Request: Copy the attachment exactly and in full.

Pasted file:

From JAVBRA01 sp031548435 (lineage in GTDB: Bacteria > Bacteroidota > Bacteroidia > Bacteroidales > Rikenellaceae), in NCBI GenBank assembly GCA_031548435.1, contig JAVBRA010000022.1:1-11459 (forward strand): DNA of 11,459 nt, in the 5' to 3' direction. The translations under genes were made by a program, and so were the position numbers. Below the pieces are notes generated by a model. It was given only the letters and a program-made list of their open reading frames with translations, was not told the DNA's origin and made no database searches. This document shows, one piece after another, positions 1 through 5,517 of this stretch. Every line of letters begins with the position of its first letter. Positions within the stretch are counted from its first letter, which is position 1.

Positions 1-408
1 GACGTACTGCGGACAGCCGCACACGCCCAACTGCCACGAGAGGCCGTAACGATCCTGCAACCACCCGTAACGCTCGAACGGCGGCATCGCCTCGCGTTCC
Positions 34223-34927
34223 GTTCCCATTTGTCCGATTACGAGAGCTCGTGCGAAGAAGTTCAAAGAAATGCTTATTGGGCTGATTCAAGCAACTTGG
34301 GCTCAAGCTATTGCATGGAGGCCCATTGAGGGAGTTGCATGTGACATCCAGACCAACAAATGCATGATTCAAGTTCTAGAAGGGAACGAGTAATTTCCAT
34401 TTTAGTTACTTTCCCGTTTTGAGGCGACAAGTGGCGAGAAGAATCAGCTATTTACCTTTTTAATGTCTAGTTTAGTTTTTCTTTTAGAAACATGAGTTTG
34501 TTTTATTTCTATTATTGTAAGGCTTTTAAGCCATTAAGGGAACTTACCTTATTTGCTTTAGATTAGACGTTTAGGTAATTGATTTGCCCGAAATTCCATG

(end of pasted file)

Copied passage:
From JAVBRA01 sp031548435 (lineage in GTDB: Bacteria > Bacteroidota > Bacteroidia > Bacteroidales > Rikenellaceae), in NCBI GenBank assembly GCA_031548435.1, contig JAVBRA010000022.1:1-11459 (forward strand): DNA of 11,459 nt, in the 5' to 3' direction. The translations under genes were made by a program, and so were the position numbers. Below the pieces are notes generated by a model. It was given only the letters and a program-made list of their open reading frames with translations, was not told the DNA's origin and made no database searches. This document shows, one piece after another, positions 1 through 5,517 of this stretch. Every line of letters begins with the position of its first letter. Positions within the stretch are counted from its first letter, which is position 1.

Positions 1-408
1 GACGTACTGCGGACAGCCGCACACGCCCAACTGCCACGAGAGGCCGTAACGATCCTGCAACCACCCGTAACGCTCGAACGGCGGCATCGCCTCGCGTTCC
Positions 34223-34927
34223 GTTCCCATTTGTCCGATTACGAGAGCTCGTGCGAAGAAGTTCAAAGAAATGCTTATTGGGCTGATTCAAGCAACTTGG
34301 GCTCAAGCTATTGCATGGAGGCCCATTGAGGGAGTTGCATGTGACATCCAGACCAACAAATGCATGATTCAAGTTCTAGAAGGGAACGAGTAATTTCCAT
34401 TTTAGTTACTTTCCCGTTTTGAGGCGACAAGTGGCGAGAAGAATCAGCTATTTACCTTTTTAATGTCTAGTTTAGTTTTTCTTTTAGAAACATGAGTTTG
34501 TTTTATTTCTATTATTGTAAGGCTTTTAAGCCATTAAGGGAACTTACCTTATTTGCTTTAGATTAGACGTTTAGGTAATTGATTTGCCCGAAATTCCATG